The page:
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A search for identity in the Peruvian Amazon

Review of 'El Silencio del Rio' by Francesca Canepa

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The short film El Silencio del Rio, ‘The Silence of the River’, by Peruvian director Francesca Canepa, won the Grand Jury Award at the Oscar-qualifying Calgary International Film Festival and is currently longlisted in the Best Short Film category for the 2021 Academy Awards. Mathilde Aupetit considers the film’s blurring of dream and reality in order to present an Amazonian perspective, and its representation of the narrative power of nature.


Oneiric short film El Silencio del Rio follows a fisherman and his young son, who live in a floating house on the banks of the Amazon River. In just 14 minutes of footage, Canepa presents a story wrapped in magical realism, exploring the paths that lead to maturity, discovery, and identity construction. 

The film opens with a sweeping view of the Amazon rainforest under a cloak of darkness, accentuating the sound of birdsong, nocturnal animals and water. A voice announces ‘Dreams must not be retold’, while a child sleeps peacefully in a hammock. These prophetic words plunge the spectator into the heart of the film, storytelling itself, within an indigenous Amazonian cosmovision in which dream and reality constantly mingle and confront one another. 

Juan’s father appears to have lost his soul; he sleeps through the day and ‘lives at night’. So in order to find the dreamworld his father inhabits at night in his canoe, Juan wishes to cross the Amazon River, but he fears the unknown, the night and its secrets.

The river is their link between dream and reality and is the border the father crosses to rediscover his traditions and reconnect with his indigenous worldview. Crossing the river appears as a rite of passage both for the young boy, and for the spectator, who delves into the indigenous imaginary as soon as the boy decides to embark.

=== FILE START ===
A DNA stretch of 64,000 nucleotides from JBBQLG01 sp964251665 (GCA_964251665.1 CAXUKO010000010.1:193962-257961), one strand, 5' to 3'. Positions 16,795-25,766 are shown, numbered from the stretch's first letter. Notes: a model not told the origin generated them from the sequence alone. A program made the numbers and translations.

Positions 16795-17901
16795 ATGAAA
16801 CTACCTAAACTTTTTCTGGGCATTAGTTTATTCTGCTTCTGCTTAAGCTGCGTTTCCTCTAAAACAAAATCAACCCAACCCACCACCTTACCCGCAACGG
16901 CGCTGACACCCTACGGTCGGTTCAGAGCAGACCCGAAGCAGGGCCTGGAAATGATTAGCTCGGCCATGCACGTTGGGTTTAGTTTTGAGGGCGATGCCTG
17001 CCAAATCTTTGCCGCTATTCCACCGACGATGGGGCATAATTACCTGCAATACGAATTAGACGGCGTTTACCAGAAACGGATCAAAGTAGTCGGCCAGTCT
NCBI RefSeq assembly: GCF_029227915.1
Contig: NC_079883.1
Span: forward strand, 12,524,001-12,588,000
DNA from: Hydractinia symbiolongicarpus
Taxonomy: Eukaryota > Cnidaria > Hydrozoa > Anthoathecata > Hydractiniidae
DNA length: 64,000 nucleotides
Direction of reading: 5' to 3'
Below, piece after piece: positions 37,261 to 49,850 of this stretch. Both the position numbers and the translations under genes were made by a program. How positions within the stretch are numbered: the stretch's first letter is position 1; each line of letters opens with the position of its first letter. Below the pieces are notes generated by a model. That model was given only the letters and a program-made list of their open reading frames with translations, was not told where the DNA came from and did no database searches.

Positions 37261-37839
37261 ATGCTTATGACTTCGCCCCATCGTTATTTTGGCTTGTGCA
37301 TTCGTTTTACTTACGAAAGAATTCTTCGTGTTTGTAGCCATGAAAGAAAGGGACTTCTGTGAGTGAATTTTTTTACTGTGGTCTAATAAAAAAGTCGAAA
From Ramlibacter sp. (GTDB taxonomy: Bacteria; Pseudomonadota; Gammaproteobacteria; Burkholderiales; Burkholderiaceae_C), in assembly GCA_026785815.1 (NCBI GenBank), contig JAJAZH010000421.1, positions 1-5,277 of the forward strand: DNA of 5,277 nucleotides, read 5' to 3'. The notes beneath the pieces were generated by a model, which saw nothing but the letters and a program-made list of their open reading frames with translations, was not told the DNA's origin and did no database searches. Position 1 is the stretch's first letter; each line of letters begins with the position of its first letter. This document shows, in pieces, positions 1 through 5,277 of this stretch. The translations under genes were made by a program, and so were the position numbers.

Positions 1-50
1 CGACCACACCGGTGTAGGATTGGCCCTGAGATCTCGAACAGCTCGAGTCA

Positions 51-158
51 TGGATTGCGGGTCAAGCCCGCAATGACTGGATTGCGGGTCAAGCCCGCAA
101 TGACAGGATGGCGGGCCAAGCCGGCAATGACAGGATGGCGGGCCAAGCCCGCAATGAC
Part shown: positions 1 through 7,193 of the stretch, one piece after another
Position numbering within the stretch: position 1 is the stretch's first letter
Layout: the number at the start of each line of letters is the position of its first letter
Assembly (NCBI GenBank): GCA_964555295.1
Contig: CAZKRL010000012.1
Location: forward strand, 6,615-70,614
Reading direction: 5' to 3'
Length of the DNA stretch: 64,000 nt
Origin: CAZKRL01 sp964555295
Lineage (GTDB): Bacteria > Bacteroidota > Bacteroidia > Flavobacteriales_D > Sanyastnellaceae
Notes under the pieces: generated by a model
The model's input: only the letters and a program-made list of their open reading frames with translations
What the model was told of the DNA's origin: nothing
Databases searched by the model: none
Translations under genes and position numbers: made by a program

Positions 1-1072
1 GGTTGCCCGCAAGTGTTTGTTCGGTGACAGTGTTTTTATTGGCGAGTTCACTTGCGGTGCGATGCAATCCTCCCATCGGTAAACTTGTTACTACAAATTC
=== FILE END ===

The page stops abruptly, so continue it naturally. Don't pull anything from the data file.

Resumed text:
Interestingly, El Silencio del Rio is not defined by dialogue, but by gestures, noises and movements from the environment in which the characters evolve. Francesca Canepa borrows symbolism and mythical characters from the jungle, and frames them within the perspective of the young boy and his dreams. The landscape becomes an ally to the protagonist as it is the omnipresent witness and expresses the silent beliefs the boy searches for.

In this story and in Juan’s life, humans are not the storytellers as he initially imagines; in fact nature is. Through incorporating silence, Canepa allows the viewer to perceive the harmony between a community and the nature which envelops it. Nature is personified as the principal storyteller of indigenous tales, and the film thus advocates its authority.

The film seeks to inform viewers about vulnerable communities and the quest of indigenous youth searching for an identity reflecting their ancestral traditions within a globalised world. Canepa informs artistically and sensitively, telling a story within the framework of this indigenous community’s worldview. Through doing so, she respects the traditions she presents and echoes a cry for viewers to tune into the truths nature narrates.


El Silencio del Rio is longlisted in the Best Short Film category for the 2021 Oscars. Francesca Canepa’s film Aya, about the harsh tension between the daily struggle of a young Peruvian boy and the capitalist Peru unattainable to him, is available to watch online on Vimeo.

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